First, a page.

29 June 2013

Assessment and me

Finding a Balance
Assessment for me has two sides: what learners need to learn based on tests or exams and the skills that are equally important though less explicit in exam-terms. Whilst these should balance, there is a dichotomy at play.

Stiggens, R. & Chappius, J. (2006) differentiate between assessment OF learning, which maps onto the first point above, and is assessment for grading, reporting and accountability purposes; and assessment FOR learning, which is more the latter point, and helps students learn and become engaged in self improvement. Both are important, though too often, stakeholders want results from external exams and this can often be at the expense of real learning.

Life-long Learning
Assessment is not an end in itself but a vehicle for educational improvement.
(American Association of Higher Education, 1999). 
Planning must be based on the requirements of what needs to be taught and examined - we cannot get away from this. Learners have to pass exams to get into college, to advance in education. We have a responsibility to be aware of syllabus requirements and assessment criteria so learners are well informed and prepared and ultimately, have the opportunity to be successful. However, as educators, we can be creative in the way we address this, "effective learning requires...a balanced focus on students' understanding and application of knowledge" (Wiggins & McTighe, 2011, p. 5). We have to start not with the content but rather with what we want them to be able to do with the content; the "textbook should serve as a resource, not the syllabus" (p. 9) because after all, a "primary goal of education is effective transfer of learning" (p. 7). We want learners to pass their exams to get into college BUT we want them to be able to use their learning to be successful in college and in the workplace, "the right answer is not the endpoint" (Edutopia, 2011). We must avoid 'fact' or 'rote' learning that does not contribute to real understanding and instead, promote knowledge and skill as "core building blocks for later meaning-making and transfer" (p. 21).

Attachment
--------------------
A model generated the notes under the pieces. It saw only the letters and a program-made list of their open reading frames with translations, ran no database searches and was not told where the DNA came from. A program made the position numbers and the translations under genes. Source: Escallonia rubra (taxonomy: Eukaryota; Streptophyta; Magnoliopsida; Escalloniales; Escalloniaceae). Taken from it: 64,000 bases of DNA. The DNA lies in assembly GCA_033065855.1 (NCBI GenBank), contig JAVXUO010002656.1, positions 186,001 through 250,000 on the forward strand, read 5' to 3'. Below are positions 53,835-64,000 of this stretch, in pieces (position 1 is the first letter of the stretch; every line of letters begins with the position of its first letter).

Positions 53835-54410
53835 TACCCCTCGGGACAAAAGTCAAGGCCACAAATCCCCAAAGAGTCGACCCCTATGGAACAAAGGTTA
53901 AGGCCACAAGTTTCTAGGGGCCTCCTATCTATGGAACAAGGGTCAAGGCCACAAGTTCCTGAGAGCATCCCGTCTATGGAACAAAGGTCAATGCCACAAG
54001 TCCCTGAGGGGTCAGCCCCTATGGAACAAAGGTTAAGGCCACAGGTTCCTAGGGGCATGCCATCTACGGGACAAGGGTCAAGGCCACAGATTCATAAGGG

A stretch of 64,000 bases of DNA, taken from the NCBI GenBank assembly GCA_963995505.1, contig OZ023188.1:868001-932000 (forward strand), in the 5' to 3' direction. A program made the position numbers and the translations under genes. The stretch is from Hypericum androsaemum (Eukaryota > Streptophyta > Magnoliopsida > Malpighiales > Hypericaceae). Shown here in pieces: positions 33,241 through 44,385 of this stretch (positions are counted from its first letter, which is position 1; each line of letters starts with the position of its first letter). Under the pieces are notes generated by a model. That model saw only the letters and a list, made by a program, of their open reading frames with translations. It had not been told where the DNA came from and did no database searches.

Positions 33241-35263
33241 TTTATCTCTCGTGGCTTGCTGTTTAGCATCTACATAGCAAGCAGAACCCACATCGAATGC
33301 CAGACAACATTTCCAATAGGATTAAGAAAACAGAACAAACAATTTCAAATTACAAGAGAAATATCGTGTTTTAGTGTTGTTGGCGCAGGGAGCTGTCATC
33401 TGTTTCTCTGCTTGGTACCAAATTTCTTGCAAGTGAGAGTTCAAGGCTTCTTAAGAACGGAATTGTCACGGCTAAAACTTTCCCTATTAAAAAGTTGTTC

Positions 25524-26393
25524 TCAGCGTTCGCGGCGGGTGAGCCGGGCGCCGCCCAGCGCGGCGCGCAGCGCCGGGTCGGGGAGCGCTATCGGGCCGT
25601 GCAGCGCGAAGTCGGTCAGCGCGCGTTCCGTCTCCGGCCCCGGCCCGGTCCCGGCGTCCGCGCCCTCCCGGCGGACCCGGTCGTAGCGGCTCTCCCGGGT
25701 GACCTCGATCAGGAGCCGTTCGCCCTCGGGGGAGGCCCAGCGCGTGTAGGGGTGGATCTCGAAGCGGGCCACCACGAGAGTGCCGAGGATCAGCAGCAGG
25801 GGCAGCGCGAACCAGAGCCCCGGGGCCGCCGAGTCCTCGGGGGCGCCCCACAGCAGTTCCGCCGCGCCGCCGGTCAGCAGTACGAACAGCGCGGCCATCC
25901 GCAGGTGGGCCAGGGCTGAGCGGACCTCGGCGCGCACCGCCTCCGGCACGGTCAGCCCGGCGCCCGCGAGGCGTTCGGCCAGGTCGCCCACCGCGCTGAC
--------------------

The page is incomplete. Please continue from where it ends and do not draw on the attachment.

Collaborative Assessment
Assessment for learning happens in the classroom and involves students in every 
aspect of their own assessment to build their confidence and maximize their achievement.
(Stiggens & Chappius, 2006).

Assessment must be a collaborative process where teacher and learners are involved. When I was at school, I never knew what the intention was behind the learning or lesson, why I was learning what I was doing, or how I was going to be assessed. This is a situation one would hope to rarely find in today's schools. Goals must be shared and to a great an extent as possible, assessments should be co-constructed. Rubrics can be developed with and for the learners needs and choices given in how learners wish to demonstrate their learning. If our bottom-line is to enable learners to "perform effectively with understanding, knowledge and skill" (p. 49), we must allow learners to transfer their learning by sharing the assessment requirements and letting them decide how to show they have understood them. 

American Association of Higher Education, Assessment Forum. (1999). "Principles of good practice in assessing student learning" Retrieved October 12, 2009, from http://www.facet.iupui.edu/resources/AAHE%20Principles.pdf

Stiggens, R. & Chappius, J. (2006, Winter). What a difference a word makes: Assessment FOR learning rather than OF learning helps students succeed. Journal of Staff Development, 27(1).

Wiggins, G. & McTighe, J. (2011). The understanding by design guide to creating high-quality units. Alexandria, VA: ASCD

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